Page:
Gazans Agonize as Their Lives Rely on Waste Food

Zeyad and Manal Oda's family lives in poverty at a landfill, Khan Younis. They have no choice but to consume food they found in the trash to survive.

Gaza Crisis.
Manal Oda family uses food materials found at the landfill to be consumed. (ACTNews)

ACTNews, GAZA – Gaza's hot wheather did not stop Zeyad's steps. With his thin sandals, Zeyad walked slowly through a pile of garbage at the landfills (TPA) in Khan Younis, southern Gaza. He was carrying a used cardboard box, his head turned to the left and right observing piles of garbage. He was looking for waste fruits or vegetables that could still be consumed.

Zeyad usually collects potatoes, onions, and tomatoes from the landfill. Waste food which for some people is trash has become valuable goods for Zeyad. He will put the collected food ingredients in a box, and take them back to his house around the landfill area.

Zeyad then asked his wife, Manal Mohammad Joma'an Oda to process the collected food to be served to the whole family. In general, that is the couple’s daily activity in obtaining food for their family.

Gaza's shattered economic condition has made it difficult for the family to find a job. As a result, they have no income and it is difficult for them to buy proper food. "I live in a landfill. I literally live with garbage," said Oda when ACT Palestine team met him at his abode.

Living in a landfill area causes Zeyad and Oda’s family to suffer a lot. During the dry season, they have to deal with a bunch of insects even venomous animals such as snakes and scorpions often occur at their house.

“On the other hand, during winter, this location will be inundated with garbage water that will enter our house. We can't even find a place to sleep," said Oda while wiping her tears with her long hijab.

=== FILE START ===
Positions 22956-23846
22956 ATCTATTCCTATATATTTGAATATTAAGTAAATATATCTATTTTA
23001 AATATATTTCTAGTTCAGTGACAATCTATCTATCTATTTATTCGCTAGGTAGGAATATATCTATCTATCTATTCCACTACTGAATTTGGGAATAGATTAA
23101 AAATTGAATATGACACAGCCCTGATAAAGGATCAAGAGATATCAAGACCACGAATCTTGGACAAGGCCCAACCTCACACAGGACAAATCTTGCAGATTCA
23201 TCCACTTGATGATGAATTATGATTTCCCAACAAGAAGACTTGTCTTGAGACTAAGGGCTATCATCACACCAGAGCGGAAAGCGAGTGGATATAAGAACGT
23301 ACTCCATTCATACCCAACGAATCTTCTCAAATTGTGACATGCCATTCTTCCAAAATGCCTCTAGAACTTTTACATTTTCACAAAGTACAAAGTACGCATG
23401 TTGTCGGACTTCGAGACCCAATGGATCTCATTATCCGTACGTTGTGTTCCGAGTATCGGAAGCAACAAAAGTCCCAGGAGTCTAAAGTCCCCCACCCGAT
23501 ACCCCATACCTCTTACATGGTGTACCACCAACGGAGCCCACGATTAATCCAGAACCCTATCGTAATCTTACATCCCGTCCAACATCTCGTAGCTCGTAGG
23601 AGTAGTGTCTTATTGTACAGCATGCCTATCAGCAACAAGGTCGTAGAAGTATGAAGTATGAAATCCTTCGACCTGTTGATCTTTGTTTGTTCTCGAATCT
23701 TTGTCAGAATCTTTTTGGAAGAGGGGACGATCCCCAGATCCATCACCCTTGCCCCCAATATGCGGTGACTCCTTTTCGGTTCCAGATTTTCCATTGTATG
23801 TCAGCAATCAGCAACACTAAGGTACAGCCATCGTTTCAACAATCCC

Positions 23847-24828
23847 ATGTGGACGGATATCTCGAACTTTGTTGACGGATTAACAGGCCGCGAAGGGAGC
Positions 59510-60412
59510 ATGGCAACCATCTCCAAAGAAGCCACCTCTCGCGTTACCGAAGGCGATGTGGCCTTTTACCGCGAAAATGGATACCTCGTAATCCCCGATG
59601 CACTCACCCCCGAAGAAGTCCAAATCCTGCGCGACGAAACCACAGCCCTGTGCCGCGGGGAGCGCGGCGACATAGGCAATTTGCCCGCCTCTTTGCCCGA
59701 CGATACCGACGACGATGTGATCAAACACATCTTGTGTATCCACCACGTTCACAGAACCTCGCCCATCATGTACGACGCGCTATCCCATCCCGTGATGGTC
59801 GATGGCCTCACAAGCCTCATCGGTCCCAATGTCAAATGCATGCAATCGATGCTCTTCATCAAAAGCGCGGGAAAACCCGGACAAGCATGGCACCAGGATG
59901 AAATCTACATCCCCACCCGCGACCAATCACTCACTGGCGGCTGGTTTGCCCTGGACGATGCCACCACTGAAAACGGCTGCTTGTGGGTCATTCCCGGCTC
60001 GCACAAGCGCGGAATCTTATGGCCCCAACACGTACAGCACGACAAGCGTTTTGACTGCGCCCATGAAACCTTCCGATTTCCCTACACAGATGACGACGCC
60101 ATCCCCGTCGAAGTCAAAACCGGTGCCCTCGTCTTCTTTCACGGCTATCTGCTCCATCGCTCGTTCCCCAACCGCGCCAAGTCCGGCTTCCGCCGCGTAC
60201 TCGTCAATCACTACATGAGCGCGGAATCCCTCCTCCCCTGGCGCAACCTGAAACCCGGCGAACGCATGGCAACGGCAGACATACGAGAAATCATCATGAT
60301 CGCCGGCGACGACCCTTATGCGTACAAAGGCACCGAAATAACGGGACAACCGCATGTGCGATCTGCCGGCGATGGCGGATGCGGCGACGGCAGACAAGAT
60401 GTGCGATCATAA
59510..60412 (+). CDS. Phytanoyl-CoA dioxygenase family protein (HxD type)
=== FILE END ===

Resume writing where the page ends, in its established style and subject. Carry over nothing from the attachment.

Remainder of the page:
Furthermore, the family also faces another struggle since Zeyad also suffers from diabetes and retinal bleeding. Therefore, Oda must spend more money to buy insulin. Zeyad must regularly receive insulin injections to prevent his diabetes from getting worse.

"My two children are still at a young age. I don't want anything but only the welfare of my children. Their father and I are sick. In the future, who will take care of them," said Oda.

Responding to the condition of Zeyad and Oda’s family, ACT Palestine team has chosen their family as one of the beneficiaries of ACT’s Sister Family Palestine Indonesia program. Through this assistance, Oda’s family will receive regular assistance in the form of food and clean water.

Insha Allah, with the benefactors’ best assistance, ACT also hopes to provide business capital assistance hence the family can be freed from the cycle of poverty,” hoped Said Mukaffiy from ACT’s Global Humanity Response, Saturday (10/2/2021).[]